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United-Kingdom-Scotland

United-Kingdom-Scotland

9. Youth and the World

9.4 Raising awareness about global issues

LAST MODIFIED ON: 23/10/20

On this page
  1. Formal, non-formal and informal learning
  2. Youth-targeted information campaigns on global issues
  3. Information providers
  4. Key initiatives

 


Formal, non-formal and informal learning

Formal learning

A broad range of options is offered in upper secondary education (the senior phase of Curriculum for Excellence, which is generally aimed at students around 15-18), and their freedom of choice with regards to the subjects studied is generally much greater than in earlier years. The National Qualifications on offer at this stage of education may cover global issues; for example, climate change and sustainable development are included in the subject of geography and students studying modern studies must demonstrate knowledge and understanding of international issues.

Non-formal learning

The Awards Network is the national forum of providers of non-formal learning opportunities for young people in Scotland. In 2016, as confirmed by the Scottish Government, over 70,000 youth awards were achieved by young people in Scotland, including the Participative Democracy Certificate from YouthLink Scotland, which provides accreditation for young people involved in decision-making groups; and the John Muir Award, which encourages people of all ages to enjoy and care for the natural environment.   

The following organisations also offer non-formal learning opportunities and resources for young people:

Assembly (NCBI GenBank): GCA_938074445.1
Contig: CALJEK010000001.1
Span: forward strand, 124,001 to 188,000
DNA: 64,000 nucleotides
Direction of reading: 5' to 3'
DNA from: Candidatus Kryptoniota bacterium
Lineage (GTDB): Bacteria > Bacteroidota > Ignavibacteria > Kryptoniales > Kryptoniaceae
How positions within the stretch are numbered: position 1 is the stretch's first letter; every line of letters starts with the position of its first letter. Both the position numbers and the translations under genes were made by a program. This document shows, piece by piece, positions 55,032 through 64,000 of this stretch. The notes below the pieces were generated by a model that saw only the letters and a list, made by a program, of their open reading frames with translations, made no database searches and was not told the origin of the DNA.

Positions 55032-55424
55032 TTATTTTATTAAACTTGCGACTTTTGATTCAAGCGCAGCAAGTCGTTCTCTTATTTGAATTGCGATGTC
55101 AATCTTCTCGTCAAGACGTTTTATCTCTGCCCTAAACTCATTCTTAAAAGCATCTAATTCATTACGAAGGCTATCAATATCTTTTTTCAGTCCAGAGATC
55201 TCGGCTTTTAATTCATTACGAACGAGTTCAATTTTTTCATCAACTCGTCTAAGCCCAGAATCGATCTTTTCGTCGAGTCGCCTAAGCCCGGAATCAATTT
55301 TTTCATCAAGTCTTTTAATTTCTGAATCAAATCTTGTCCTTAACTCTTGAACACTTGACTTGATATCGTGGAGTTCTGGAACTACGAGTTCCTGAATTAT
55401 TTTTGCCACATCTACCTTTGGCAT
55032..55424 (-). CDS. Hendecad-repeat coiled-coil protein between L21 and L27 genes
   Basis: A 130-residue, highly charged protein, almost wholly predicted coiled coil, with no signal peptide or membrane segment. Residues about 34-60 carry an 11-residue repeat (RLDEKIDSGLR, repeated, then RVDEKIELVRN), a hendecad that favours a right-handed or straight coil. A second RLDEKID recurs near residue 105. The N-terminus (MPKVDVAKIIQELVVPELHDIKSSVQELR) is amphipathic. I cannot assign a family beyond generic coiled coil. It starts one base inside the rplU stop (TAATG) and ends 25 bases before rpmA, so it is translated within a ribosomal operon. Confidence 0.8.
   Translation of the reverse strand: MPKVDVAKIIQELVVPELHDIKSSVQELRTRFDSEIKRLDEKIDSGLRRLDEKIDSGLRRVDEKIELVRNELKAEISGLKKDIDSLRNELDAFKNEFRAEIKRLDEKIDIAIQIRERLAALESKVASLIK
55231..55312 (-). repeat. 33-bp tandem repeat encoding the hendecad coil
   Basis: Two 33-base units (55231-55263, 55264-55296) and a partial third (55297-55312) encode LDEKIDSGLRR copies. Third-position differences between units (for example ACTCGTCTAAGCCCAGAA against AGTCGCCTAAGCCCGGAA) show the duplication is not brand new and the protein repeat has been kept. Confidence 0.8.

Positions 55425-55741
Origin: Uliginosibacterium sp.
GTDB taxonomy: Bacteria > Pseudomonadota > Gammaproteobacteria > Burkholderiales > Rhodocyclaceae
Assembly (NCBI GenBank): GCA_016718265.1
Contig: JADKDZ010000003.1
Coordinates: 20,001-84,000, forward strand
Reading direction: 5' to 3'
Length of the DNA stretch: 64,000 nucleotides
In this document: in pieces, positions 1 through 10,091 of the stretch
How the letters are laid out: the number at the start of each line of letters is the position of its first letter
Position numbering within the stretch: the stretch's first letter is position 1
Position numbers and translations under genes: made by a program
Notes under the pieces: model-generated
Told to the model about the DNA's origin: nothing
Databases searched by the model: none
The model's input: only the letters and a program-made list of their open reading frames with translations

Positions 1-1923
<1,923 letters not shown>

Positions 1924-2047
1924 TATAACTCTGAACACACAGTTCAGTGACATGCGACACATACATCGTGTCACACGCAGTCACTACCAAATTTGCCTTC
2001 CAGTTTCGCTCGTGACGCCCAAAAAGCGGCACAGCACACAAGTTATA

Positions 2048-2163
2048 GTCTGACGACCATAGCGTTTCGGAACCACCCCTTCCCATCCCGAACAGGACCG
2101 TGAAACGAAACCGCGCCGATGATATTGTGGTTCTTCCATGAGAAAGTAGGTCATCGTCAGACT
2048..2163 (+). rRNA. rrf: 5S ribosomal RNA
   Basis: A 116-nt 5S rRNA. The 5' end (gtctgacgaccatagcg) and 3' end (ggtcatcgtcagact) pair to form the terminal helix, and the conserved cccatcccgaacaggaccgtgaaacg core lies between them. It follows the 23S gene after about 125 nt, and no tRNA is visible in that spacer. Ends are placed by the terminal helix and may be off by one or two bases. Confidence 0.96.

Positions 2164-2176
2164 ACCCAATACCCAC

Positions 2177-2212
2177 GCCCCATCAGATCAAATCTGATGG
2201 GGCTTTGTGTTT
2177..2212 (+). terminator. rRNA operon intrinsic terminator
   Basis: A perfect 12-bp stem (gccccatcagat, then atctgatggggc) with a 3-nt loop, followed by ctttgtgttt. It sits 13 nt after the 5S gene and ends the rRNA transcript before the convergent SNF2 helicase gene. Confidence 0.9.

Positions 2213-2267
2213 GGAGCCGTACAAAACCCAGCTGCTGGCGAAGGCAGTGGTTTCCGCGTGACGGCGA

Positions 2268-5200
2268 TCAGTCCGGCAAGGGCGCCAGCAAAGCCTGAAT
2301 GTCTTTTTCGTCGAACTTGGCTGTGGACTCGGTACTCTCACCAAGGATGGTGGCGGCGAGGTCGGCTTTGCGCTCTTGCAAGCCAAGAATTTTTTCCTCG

• Young Citizens,, inspire young people to take an active part in society. Young Citizens runs a number of programmes such as the Democracy Ambassadors Programme, which trains 1,000 Democracy Ambassadors aged 13-16 to promote youth participation in democratic processes. The foundation also provides teaching materials relating to citizenship education, including Migration and Brexit. It receives funding from a number of organisations, including public funding from the UK Government via the Cabinet Office, and works across the whole of the UK.
  • Oxfam GB offers initiatives including Schools for Future Youth. This project receives funding from the EU and provides a number of resources related to global citizenship education and opportunities for young Oxfam ambassadors to communicate with their peers across Europe.
  • The International Citizen Service supports young people aged 18-25 to gain skills and experience by undertaking a voluntary placement in another country. The organisation fosters an awareness of international or global affairs and issues in young people.

Informal learning

For examples of informal learning available in the areas of green production and consumption and climate change, see the article on 'Green volunteering, production and consumption'.